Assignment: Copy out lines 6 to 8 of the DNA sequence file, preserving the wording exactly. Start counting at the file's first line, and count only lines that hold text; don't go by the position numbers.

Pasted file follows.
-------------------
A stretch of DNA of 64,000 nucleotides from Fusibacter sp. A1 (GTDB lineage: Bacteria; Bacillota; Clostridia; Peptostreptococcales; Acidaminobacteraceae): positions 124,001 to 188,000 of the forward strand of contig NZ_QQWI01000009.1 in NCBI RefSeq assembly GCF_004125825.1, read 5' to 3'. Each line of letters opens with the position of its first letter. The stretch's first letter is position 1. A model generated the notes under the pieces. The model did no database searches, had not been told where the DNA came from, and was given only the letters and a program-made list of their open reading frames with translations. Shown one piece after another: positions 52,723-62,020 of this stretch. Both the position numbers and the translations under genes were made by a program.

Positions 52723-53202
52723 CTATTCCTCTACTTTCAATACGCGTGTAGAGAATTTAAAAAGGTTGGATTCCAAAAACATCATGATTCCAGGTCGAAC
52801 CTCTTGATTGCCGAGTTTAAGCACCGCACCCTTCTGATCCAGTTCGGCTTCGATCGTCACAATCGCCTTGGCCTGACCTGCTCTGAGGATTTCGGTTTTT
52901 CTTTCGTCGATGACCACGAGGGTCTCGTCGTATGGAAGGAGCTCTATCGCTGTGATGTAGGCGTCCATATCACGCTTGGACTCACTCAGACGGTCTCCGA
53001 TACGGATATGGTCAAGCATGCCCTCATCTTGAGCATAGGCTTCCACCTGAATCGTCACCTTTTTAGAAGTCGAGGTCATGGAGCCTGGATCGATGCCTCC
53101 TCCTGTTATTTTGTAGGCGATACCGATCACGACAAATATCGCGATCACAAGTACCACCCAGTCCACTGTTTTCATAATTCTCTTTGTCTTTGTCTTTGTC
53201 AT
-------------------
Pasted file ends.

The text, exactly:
53001 TACGGATATGGTCAAGCATGCCCTCATCTTGAGCATAGGCTTCCACCTGAATCGTCACCTTTTTAGAAGTCGAGGTCATGGAGCCTGGATCGATGCCTCC
53101 TCCTGTTATTTTGTAGGCGATACCGATCACGACAAATATCGCGATCACAAGTACCACCCAGTCCACTGTTTTCATAATTCTCTTTGTCTTTGTCTTTGTC
53201 AT